gemko
Mike D'Angelo
gemko
2/09/21 12:48PM
1

I said among the most, not the most. And Auteuil’s performance isn’t at all like Sellers’, really. He’s much more “normal,” with plenty of emotional nuance. (Which is to be expected, since this is a drama and Being There is a comedy.)

2/02/21 8:44PM
1

Ah, this reveals that some folks don’t understand my position. The beef is with extravagantly choreographed shots that call attention to themselves. I’ve never had any issue with lengthy shots from a fixed camera à la Tsai Ming-liang, Roy Andersson, Elia Suleiman, any number of faves. 

4/21/20 7:06PM
3

It’s not really a twist. They’re wearing the creepy masks for the entire film, and the murdered family gets mentioned fairly early. My main point was that there are apparently no other children in the town, but I couldn’t figure out an accurate way to phrase that didn’t note that the four kids we do see (who, again, Read more

11/13/19 6:29PM
3

Indeed it would have, had Steven Zaillian actually written Dark Waters’ screenplay, as I originally claimed. But in fact I’d experienced a brain hiccup—it’s The Irishman that Zaillian wrote. This film was penned by Matthew Michael Carnahan (World War Z, Deepwater Horizon) and Mario Correa. Sorry for the temporary error Read more

8/24/19 1:30PM
1

“The only thing [my expressing disappointment that a romantic relationship wasn’t brought to life”] could possibly mean is you weren’t excited.” Oooookay. Moving on. You’ve drawn your own completely unsupported conclusions about me and there’s no changing your mind.

8/23/19 4:30PM
2

Not calling for mythologizing at all. Calling for no more biopics. A vanishingly small percentage of them are worthwhile, because people’s real lives can’t be reduced to two hours. (Odd, too, that in one breath you advocate for avoiding mythologizing and in the next applaud the film for doing just that with its Read more

8/15/19 3:15PM
8

“Twist” is probably the wrong word for what happens in Uncaged. (There’s a legitimate twist in the original film, though.) It’s more of an ironic development. If you want to know re: both, cut/paste the following into rot13.com. Read more

7/30/19 7:33PM
4

I didn’t mention Twin Peaks because it’s season 3 of a TV series (the words “The Return” appear only in marketing) and wasn’t theatrically released (though it got a one-off screening in NYC and maybe elsewhere). Read more

7/16/19 5:31PM
2

Neither one has achieved anywhere near the U.S. name recognition of, say, Truffaut or Depardieu. But we’ve reviewed a number of Philippe’s films over the years, and Louis has acted in some fairly high-profile imports (Bertolucci’s The Dreamers, Bonello’s Saint Laurent, the title role in Godard Mon Amour, etc.).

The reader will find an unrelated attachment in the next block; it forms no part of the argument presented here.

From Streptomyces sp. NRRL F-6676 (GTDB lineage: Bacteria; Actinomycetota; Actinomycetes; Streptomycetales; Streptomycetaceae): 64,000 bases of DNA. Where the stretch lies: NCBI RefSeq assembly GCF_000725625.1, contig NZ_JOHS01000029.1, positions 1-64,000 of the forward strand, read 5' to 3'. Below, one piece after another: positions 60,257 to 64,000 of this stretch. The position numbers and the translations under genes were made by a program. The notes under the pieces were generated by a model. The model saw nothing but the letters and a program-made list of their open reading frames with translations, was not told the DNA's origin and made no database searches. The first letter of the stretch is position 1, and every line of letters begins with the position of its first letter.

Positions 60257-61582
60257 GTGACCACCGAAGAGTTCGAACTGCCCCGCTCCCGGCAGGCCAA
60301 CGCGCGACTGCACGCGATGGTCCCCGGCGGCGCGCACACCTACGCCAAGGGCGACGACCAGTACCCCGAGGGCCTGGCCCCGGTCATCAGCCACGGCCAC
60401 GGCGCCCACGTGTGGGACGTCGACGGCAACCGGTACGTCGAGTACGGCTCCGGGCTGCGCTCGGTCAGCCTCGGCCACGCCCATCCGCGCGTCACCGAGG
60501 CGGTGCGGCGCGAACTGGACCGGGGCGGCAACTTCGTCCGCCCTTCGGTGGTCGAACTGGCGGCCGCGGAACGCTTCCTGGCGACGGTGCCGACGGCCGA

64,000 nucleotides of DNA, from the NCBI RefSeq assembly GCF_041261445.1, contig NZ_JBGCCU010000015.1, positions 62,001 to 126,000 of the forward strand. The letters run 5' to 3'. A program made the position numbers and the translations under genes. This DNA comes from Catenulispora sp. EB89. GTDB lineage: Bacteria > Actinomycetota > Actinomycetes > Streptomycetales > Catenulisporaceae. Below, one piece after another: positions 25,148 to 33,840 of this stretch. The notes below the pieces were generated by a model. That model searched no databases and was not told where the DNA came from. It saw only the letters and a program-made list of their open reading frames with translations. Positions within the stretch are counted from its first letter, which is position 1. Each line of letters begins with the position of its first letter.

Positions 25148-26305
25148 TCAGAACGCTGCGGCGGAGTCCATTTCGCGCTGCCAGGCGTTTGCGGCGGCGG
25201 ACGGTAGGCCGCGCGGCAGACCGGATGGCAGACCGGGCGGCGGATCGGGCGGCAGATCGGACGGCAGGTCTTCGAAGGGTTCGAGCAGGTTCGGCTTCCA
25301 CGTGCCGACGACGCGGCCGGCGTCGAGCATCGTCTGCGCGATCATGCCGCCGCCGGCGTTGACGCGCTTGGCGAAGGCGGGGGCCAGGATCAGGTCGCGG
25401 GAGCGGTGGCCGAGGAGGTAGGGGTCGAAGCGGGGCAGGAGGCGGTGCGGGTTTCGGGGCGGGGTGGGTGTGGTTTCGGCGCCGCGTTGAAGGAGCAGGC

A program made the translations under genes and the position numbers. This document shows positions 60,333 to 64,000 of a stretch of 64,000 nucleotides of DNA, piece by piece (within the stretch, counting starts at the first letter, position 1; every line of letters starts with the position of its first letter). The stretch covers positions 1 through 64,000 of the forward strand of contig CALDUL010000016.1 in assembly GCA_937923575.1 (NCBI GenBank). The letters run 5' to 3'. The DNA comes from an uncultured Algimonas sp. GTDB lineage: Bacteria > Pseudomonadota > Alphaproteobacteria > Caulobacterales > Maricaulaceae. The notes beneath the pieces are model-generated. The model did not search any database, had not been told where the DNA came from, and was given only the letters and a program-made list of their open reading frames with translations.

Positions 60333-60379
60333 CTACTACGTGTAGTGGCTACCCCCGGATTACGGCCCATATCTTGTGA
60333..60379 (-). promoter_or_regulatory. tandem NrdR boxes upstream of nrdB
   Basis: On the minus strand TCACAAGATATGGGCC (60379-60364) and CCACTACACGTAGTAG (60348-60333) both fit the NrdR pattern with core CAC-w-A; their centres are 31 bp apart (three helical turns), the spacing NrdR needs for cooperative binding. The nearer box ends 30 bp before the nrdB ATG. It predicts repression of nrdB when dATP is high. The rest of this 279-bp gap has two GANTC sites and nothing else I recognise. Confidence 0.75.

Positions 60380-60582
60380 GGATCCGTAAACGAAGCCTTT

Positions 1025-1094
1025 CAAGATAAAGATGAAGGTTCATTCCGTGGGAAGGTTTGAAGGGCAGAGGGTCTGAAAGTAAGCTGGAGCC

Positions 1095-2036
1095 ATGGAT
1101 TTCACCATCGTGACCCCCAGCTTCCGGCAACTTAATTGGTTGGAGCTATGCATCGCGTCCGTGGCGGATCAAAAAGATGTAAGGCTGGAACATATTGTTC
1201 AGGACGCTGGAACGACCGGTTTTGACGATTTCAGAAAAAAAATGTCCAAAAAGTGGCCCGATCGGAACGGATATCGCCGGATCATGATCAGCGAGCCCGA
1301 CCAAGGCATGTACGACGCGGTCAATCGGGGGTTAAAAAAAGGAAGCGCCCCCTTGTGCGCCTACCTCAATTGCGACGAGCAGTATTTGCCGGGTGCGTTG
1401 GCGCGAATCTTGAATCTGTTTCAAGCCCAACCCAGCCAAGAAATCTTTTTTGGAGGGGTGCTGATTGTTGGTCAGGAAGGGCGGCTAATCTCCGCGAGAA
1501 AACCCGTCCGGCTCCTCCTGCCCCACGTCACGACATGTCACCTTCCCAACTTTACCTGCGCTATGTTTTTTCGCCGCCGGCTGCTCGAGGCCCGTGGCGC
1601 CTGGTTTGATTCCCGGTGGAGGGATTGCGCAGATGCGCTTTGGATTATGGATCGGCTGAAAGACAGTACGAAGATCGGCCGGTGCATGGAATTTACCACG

6/18/19 6:07PM
3

The problem is that it makes the film look phony right from the outset. I sort of identified what the problem was in the review. As for your counterexamples: Death of Stalin is a comedy (albeit a pitch-black one) that doesn’t remotely strive for realism, and I can’t speak to Chernobyl as I haven’t seen it. Everyone Read more

6/11/19 6:14PM
3

I think you’re being needlessly pedantic about this. But replace “just” with “recently” in your head if that will make you feel better. Point is Dylan didn’t tour at all for a bunch of years and Rolling Thunder happened not long (in my opinion, anyway) after he finally did start touring again.

6/11/19 2:40PM
4

Didn’t say he toured with the Band in 1975. I said that in 1975, he’d just started touring again after a long hiatus. Which is true. I guess one can quibble about whether months earlier in a separate calendar year qualifies as “just,” but that would indeed be quibbling. Read more

4/02/19 9:24PM
15

Well, you’re a bit late—I’ve been doing this professionally for over 20 years. And my job is not to decide whether a given film is intended to be either “didactic” or “entertaining” (as if that were a clear binary division) and analyze it accordingly. Nor is it to tailor my review to a perceived minority of readers Read more

4/02/19 8:57PM
2

I mean, it’s famous in England. (I didn’t write the headline, for the record. Never do.)

2/13/19 2:41AM
3

I wrote the review at the same pace that I write every review (pretty slowly, really). The bit you quote was carefully worded: Dialogue in the film is ambiguous—to an outsider, anyway—regarding the precise relationship of the protagonist’s family to the person who supplies them the drugs. The latter, as far as I could Read more

11/06/18 1:47AM
20

It’s on par with the other Reitman films I mentioned in terms of surface entertainment value. Probably a film I’d have given a B had its message not struck me as so misguided. Or a film I’d have given a D were it not engaging moment to moment.

9/19/18 6:21PM
10

Well, except they also put them in the red-band trailer. (That’s how I was able to accurately list a bunch of them.) In any case, the analogy doesn’t have to be as precise as you insist. My point was simply that it’s a similar ploy of suggesting that the viewer may not able to handle what’s coming. I opened the review Read more

7/11/18 3:14AM
7

Mostly I want to dispel a common misconception, which is that criticizing films of this sort on dramaturgical grounds is somehow tantamount to dismissing real-life instances of human suffering. That’s just not the case. One can be properly horrified and still feel that the situation is too black-and-white to make for Read more

6/01/18 7:35PM
1

I wrote both reviews, so you can blame me. My relatively low opinion of Beast is indeed an outlier, but American Animals is by no means a critical triumph; Metacritic currently designates 13 reviews as positive, 10 (including mine) as mixed, and 2 as negative. So basically a 50-50 split between thumbs up and thumbs Read more